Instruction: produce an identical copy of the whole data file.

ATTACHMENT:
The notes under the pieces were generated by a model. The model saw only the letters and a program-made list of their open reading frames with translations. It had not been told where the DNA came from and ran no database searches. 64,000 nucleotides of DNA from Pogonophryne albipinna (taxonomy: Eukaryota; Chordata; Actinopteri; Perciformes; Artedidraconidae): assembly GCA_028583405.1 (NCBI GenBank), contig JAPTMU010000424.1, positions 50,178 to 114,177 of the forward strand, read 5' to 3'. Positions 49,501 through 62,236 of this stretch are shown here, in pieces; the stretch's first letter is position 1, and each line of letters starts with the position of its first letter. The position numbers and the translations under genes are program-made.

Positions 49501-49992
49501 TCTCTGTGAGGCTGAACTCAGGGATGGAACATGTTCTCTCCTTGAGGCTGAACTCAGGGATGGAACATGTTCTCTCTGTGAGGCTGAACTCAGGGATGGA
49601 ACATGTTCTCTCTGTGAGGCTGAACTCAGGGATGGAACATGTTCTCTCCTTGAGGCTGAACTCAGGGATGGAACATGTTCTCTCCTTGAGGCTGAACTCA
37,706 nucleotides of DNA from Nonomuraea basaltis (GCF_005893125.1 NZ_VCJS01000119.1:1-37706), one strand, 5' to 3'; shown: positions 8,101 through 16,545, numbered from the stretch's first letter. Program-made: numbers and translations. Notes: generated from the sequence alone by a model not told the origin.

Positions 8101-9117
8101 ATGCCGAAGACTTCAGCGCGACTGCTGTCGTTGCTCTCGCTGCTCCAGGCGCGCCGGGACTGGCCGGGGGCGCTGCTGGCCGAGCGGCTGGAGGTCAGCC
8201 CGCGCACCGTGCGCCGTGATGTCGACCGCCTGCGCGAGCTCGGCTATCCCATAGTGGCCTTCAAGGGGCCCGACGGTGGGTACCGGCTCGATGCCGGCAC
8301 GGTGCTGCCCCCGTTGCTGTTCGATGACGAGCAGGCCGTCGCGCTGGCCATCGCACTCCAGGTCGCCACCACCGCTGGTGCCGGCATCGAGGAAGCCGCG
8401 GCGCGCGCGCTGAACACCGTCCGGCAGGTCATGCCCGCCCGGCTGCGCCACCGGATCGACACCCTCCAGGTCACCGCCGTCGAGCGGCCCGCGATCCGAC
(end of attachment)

The notes under the pieces were generated by a model. The model saw only the letters and a program-made list of their open reading frames with translations. It had not been told where the DNA came from and ran no database searches. 64,000 nucleotides of DNA from Pogonophryne albipinna (taxonomy: Eukaryota; Chordata; Actinopteri; Perciformes; Artedidraconidae): assembly GCA_028583405.1 (NCBI GenBank), contig JAPTMU010000424.1, positions 50,178 to 114,177 of the forward strand, read 5' to 3'. Positions 49,501 through 62,236 of this stretch are shown here, in pieces; the stretch's first letter is position 1, and each line of letters starts with the position of its first letter. The position numbers and the translations under genes are program-made.

Positions 49501-49992
49501 TCTCTGTGAGGCTGAACTCAGGGATGGAACATGTTCTCTCCTTGAGGCTGAACTCAGGGATGGAACATGTTCTCTCTGTGAGGCTGAACTCAGGGATGGA
49601 ACATGTTCTCTCTGTGAGGCTGAACTCAGGGATGGAACATGTTCTCTCCTTGAGGCTGAACTCAGGGATGGAACATGTTCTCTCCTTGAGGCTGAACTCA
37,706 nucleotides of DNA from Nonomuraea basaltis (GCF_005893125.1 NZ_VCJS01000119.1:1-37706), one strand, 5' to 3'; shown: positions 8,101 through 16,545, numbered from the stretch's first letter. Program-made: numbers and translations. Notes: generated from the sequence alone by a model not told the origin.

Positions 8101-9117
8101 ATGCCGAAGACTTCAGCGCGACTGCTGTCGTTGCTCTCGCTGCTCCAGGCGCGCCGGGACTGGCCGGGGGCGCTGCTGGCCGAGCGGCTGGAGGTCAGCC
8201 CGCGCACCGTGCGCCGTGATGTCGACCGCCTGCGCGAGCTCGGCTATCCCATAGTGGCCTTCAAGGGGCCCGACGGTGGGTACCGGCTCGATGCCGGCAC
8301 GGTGCTGCCCCCGTTGCTGTTCGATGACGAGCAGGCCGTCGCGCTGGCCATCGCACTCCAGGTCGCCACCACCGCTGGTGCCGGCATCGAGGAAGCCGCG
8401 GCGCGCGCGCTGAACACCGTCCGGCAGGTCATGCCCGCCCGGCTGCGCCACCGGATCGACACCCTCCAGGTCACCGCCGTCGAGCGGCCCGCGATCCGAC